Usurper, interloper, anti-pope: these are some of the epithets used to describe Constantine II, who held the papal seat for just over a year. Getting him into the papal shoes involved a march on Rome with a mass of peasants to force the issue, and a threatened beat down of a bishop. Overturning his election resulted in one of the bloodiest purges in papal history. Let’s dig in.
The death of Paul I on 26 June 767 marked the culmination of decades of ‘career popes.’ These were men who had joined the ranks of the religious orders at a young age, climbed the ladder of Lateran1.The Lateran Palace was the home of popes for a thousand years, and the base of papal power during that time. positions their entire lives, before their peers elected them to the supreme office. These popes followed a more or less common policy regarding theological questions and relations between the Papal States and foreign entities. They distrusted the Lombards, sought Frankish assistance in return for the bestowal of kingship, and sought to separate themselves from the authority of the Byzantine empire to the east. For the sake of convenience, and to align with current scholarly verbiage, let’s call them the ‘clerical party.’
But these clerics were not the only power in Rome and surrounding areas. Earthly power and authority, as was true throughout Europe, was held by a nobility such as dukes and counts. We’ll call them the ‘aristocratic party.’ “During the first seven decades of the eighth century, in Rome, the clerical and military orders had usually worked together harmoniously, not only because their domestic interests converged, but also because they faced common external threats.” But the papacy was the jewel in the crown. “The clerical bureaucracy, with the pope at its head, was larger, wealthier, and more sophisticated than anything that the military aristocracy could, or in fact did, erect to confront it.”2.Noble, The Republic of St Peter, p.113.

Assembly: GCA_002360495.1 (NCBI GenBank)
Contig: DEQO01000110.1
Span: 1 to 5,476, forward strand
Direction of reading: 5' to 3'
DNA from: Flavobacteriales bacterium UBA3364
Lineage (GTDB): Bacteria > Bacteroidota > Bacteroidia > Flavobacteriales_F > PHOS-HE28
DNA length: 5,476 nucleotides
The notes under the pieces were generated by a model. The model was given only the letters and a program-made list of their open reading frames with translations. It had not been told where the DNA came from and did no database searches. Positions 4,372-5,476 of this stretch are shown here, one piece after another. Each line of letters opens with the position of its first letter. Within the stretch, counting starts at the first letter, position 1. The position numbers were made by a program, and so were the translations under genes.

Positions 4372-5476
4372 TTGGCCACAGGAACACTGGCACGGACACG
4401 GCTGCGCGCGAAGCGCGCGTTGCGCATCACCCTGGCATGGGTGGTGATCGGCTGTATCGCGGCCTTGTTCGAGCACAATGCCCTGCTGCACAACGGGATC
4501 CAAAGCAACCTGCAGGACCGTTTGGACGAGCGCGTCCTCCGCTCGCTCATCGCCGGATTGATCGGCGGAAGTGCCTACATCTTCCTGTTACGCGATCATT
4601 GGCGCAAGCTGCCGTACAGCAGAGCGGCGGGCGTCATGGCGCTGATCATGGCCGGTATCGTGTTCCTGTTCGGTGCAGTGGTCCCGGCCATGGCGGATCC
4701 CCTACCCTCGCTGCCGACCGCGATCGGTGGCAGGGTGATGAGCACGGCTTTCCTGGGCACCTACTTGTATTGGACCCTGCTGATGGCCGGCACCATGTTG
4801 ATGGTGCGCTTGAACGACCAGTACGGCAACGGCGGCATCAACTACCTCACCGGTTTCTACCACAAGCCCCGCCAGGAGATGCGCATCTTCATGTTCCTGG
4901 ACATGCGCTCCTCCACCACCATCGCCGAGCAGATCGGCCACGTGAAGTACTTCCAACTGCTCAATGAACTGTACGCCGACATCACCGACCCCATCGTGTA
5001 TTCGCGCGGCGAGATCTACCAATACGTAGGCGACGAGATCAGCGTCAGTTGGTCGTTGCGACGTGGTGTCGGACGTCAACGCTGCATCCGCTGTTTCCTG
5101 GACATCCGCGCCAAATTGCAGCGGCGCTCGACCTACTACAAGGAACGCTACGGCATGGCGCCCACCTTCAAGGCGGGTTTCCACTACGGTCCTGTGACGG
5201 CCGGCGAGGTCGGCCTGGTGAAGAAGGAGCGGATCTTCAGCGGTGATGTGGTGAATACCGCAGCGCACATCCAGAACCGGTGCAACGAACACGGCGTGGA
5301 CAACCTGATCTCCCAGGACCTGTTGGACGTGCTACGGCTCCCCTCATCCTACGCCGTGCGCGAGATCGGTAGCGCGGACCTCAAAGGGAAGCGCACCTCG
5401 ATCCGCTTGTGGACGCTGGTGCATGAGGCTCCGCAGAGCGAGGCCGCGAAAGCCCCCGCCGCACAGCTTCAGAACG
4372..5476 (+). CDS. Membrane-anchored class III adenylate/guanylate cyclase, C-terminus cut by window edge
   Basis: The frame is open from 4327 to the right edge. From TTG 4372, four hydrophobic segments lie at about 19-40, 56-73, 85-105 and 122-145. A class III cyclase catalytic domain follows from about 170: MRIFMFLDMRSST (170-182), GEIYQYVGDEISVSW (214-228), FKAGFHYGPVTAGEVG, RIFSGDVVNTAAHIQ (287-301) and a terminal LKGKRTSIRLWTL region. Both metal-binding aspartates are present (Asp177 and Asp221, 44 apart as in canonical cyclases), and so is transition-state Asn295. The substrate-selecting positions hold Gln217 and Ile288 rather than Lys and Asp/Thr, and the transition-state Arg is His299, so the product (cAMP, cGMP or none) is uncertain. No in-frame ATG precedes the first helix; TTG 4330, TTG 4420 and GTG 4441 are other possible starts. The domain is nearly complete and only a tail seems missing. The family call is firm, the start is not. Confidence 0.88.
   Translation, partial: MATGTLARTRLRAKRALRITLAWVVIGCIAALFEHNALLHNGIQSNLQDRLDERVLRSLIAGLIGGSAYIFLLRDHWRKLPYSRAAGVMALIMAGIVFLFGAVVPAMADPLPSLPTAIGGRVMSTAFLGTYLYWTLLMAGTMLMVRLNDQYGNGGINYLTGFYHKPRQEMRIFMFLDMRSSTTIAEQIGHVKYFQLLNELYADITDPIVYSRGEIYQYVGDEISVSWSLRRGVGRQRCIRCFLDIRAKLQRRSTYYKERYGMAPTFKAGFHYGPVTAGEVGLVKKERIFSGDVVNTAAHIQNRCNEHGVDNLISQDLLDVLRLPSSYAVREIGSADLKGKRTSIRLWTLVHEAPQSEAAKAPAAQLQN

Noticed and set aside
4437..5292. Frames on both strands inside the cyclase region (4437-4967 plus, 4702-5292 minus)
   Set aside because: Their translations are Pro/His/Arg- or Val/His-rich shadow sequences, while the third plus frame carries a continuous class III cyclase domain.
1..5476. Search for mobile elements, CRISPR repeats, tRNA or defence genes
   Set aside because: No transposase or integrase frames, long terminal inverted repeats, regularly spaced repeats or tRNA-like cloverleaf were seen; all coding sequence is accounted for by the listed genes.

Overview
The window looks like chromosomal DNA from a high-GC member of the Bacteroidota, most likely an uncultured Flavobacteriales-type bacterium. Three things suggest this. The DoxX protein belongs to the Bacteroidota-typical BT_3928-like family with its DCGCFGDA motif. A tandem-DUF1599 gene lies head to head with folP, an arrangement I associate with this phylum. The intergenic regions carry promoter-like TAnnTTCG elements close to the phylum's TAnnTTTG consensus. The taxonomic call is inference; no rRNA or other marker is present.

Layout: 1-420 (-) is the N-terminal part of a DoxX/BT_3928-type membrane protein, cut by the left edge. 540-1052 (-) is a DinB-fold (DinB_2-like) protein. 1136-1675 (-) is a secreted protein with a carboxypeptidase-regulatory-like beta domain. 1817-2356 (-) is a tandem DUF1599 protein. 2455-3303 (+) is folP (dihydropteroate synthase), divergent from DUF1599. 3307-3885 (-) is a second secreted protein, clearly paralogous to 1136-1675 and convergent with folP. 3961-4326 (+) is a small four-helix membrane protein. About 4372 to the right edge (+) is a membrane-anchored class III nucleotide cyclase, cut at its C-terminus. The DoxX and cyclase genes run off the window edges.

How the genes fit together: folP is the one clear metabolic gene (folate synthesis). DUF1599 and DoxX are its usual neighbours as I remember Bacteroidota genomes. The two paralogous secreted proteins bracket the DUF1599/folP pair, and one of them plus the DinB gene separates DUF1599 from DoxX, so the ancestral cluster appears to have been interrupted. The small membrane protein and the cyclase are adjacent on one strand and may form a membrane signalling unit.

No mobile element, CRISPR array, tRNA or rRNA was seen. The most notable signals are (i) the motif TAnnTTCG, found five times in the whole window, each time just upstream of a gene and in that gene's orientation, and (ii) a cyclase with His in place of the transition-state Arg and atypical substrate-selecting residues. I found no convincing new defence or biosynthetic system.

Paul’s reign carried (sadly) unspecified seeds of conflict between the aristocratic and clerical parties. This conflict finally boiled over at his demise, and ended with mobs in the street, torture and death.
Footnotes [ + ]
|1.||↑||The Lateran Palace was the home of popes for a thousand years, and the base of papal power during that time.|
|2.||↑||Noble, The Republic of St Peter, p.113.|